Critics have often had reservations with any ghost band touring long after the death of the leader, along with the retirement or death of the musicians that helped make the band famous. But the Count Basie Orchestra has remained active since their leader's death in 1984 for one good reason: the musicians hired to take the place of previous players have been true to the band book while still offering swinging solos. Unlike the Duke Ellington Orchestra, which was handicapped by the death of the leader (who also served as an arranger and composer who wrote specifically for the strengths of individuals who played with him), Basie's band relied more on an easygoing swing and less of a personalized sound that could be comprised severely due to someone's departure.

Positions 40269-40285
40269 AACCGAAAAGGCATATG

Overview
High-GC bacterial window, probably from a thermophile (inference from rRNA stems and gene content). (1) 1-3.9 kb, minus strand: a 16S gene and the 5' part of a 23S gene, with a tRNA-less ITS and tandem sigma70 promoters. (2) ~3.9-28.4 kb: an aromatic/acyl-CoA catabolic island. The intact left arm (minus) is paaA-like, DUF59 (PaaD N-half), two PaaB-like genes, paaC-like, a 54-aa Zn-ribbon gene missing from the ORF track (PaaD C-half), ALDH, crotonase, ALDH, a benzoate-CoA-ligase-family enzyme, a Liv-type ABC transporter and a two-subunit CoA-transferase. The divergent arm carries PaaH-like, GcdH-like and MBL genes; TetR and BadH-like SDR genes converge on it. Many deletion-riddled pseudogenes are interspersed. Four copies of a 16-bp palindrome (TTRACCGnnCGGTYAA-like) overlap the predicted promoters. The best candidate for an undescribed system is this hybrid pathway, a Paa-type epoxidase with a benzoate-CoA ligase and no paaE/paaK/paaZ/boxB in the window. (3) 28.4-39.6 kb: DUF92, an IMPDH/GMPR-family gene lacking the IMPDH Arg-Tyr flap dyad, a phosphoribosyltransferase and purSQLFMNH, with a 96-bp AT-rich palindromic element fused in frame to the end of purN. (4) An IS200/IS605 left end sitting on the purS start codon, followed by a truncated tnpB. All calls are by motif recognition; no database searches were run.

That said, the new edition of the band, led by trombonist Bill Hughes utilizes both existing band charts and updated treatments of favorites. As a result, this concert recording proves that Basie's music is not a museum piece to be played with exactness, but with ears open to the future. Most of the repertoire, aside from obvious requests like "One O'Clock Jump" and "Jumpin' at the Woodside," come from the band's repertoire of the '50s and '60s, with a few twists. The lush ballad "We're in Love Again," a feature for baritone saxophonist John Williams, was a rare composition by Ellington's star baritone saxophonist Harry Carney. Sadly, the liner notes fail to identify the soloists, though each of the performances is enjoyable. One Basie veteran who returned to the fold for this concert is drummer Butch Miles, who appeared on a number of Basie's recordings in the second half of the '70s. Of all the so-called "ghost" or "tribute" bands active in the 21st century, the Count Basie Orchestra remains on top by a wide margin, with the proof evident on this swinging live CD.